By Christina Fuoco-Karasinski
Foothills Focus Executive Editor
CCUSD Teacher of the Year 2020 Janet Anderson says all educators deserve her award in light of the COVID-19 pandemic.
“There were no teachers who didn’t deserve that award this year,” said Anderson, an honor pre-ap and IB biology teacher at Cactus Shadows High School.
“It should be shared with every teacher in this district. We’re all facing challenges and going into uncomfortable spots with this virtual platform we have to go through. I might have won the award, but every teacher earned it. It might have my name on it, but it belongs to everyone at the district. It was done out of absolute pure love.”
Anderson was awarded $3,000 and will complete her application for the 2020 Arizona Educational Foundation’s Teacher of the Year program. Also recognized were honorees Kristi Frederiksen, first-grade Chinese immersion teacher at Horseshoe Trails Elementary School, and Lisa Tibbits, second-grade Spanish immersion teacher at Desert Willow Elementary School. Frederiksen and Tibbits received $1,000.
Mr. and Mrs. Richard Gunderson financially supported the CCUSD Teacher of the Year program.
Born in the Philippines, Anderson grew up an “Air Force brat,” with the family traveling around the world. Her father met her mother when she was 17 in Germany, and they were married for 60 years.
“We moved every 18 months or so, mostly over in Europe,” she said. “When my dad retired, we moved to Arizona because my grandfather lived here.
“My dad started working for the city of Phoenix police department and then my mom was hired for this brand-new field—evidence technician, processing crime scenes.”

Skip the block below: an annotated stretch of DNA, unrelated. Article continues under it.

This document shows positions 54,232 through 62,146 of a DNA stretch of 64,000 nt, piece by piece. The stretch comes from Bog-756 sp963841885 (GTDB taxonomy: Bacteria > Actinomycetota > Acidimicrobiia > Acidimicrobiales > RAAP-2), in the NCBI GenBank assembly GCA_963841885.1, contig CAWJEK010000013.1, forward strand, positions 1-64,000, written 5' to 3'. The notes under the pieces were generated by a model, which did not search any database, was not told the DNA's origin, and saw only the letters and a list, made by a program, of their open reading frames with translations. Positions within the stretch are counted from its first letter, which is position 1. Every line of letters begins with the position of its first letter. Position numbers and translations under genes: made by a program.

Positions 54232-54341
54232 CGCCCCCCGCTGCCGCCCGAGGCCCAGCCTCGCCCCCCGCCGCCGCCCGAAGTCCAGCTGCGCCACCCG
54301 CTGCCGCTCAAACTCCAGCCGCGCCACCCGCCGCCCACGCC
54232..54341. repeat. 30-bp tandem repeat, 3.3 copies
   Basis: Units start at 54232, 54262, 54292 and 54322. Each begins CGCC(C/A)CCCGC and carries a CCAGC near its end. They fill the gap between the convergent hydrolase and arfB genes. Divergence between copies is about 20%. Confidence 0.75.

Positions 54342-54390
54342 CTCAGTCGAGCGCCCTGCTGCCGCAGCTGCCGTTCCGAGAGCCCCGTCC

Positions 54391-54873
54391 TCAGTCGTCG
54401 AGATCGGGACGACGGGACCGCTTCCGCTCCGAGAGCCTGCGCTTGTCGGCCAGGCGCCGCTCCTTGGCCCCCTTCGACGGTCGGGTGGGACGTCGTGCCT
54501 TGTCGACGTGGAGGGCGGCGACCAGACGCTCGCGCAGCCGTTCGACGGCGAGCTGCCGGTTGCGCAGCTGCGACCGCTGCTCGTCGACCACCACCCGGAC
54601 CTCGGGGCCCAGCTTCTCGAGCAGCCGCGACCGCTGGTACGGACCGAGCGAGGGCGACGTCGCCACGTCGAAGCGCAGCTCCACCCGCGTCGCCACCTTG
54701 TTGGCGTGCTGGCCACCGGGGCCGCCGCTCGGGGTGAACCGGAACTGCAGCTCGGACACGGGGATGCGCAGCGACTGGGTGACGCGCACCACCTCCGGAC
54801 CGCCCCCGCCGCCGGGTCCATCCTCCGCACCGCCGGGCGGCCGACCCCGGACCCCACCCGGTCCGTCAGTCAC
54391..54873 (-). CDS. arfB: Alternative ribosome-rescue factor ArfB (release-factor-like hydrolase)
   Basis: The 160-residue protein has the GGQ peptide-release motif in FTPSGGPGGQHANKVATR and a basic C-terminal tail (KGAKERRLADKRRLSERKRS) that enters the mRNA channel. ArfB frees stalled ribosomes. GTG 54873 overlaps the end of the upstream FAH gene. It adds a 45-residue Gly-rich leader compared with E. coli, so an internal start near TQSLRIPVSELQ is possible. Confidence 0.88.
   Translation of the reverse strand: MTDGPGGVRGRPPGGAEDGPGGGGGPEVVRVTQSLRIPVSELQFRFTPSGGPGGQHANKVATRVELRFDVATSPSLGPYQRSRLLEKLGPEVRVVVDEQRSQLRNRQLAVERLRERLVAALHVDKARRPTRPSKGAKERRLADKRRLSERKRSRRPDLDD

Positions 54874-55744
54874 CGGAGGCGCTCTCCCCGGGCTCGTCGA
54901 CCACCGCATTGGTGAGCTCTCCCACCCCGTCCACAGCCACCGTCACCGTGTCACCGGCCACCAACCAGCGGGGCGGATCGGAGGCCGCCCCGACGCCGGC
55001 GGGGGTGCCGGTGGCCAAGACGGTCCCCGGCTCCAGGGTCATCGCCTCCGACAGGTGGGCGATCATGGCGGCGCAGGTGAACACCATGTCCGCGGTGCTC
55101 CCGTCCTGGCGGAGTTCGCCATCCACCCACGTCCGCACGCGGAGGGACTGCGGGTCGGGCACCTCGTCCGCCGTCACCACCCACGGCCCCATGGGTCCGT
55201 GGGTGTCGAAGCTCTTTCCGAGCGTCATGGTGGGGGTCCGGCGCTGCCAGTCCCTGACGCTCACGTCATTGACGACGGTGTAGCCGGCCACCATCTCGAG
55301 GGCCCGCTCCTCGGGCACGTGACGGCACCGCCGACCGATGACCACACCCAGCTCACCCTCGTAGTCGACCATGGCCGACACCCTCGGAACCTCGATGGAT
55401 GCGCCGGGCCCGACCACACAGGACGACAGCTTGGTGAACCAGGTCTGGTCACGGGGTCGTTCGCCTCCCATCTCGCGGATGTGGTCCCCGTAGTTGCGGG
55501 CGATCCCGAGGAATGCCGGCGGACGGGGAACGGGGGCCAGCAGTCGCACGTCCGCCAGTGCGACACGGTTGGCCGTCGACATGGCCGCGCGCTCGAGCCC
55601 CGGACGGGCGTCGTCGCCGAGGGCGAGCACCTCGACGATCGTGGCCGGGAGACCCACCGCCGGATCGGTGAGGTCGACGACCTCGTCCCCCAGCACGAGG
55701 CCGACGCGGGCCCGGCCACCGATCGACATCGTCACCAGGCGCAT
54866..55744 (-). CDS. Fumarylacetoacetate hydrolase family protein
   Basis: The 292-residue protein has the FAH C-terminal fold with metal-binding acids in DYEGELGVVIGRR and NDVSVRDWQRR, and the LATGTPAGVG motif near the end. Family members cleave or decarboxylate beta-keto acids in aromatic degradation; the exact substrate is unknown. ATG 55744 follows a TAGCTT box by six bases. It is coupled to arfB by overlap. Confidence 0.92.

After graduating college, Anderson worked for Revlon as an analytical chemist and microbiologist. She then applied to work at her mother’s crime lab and their careers overlapped for about three years.
“I worked the first shift,” she said. “For about two hours each day, our shifts overlapped a little bit.”
Anderson was a forensic science for about 20 years, at the Phoenix crime lab, Ventura, California, and in Rochester, New York.
“I was always teaching for police departments on how to process crime scenes and the correct way of doing evidence,” the Glendale resident said. “I started teaching at the college level around 1994. Then I was starting to see there just weren’t any science teachers out there.”
Noticing that deficit, Anderson returned to Arizona to teach at the college level. She teaches at Paradise Valley Community College at night, and during the day at Cactus Shadows High School, where she’s the science department chairwoman.
“This is my way of giving back,” she said. “I was really lucky to have good teachers.
“This year is especially hard. For me, I have seniors graduating this year who I had for three years. I feel their whole experience of high school was ruined. They missed out on prom and graduation. The kids who were really thriving at school have been struggling since we switched over to this virtual format. They were having motivation issues and trying to set up schedules. There’s very, very little we could do to keep them on track and happy. It’s been a rough year.”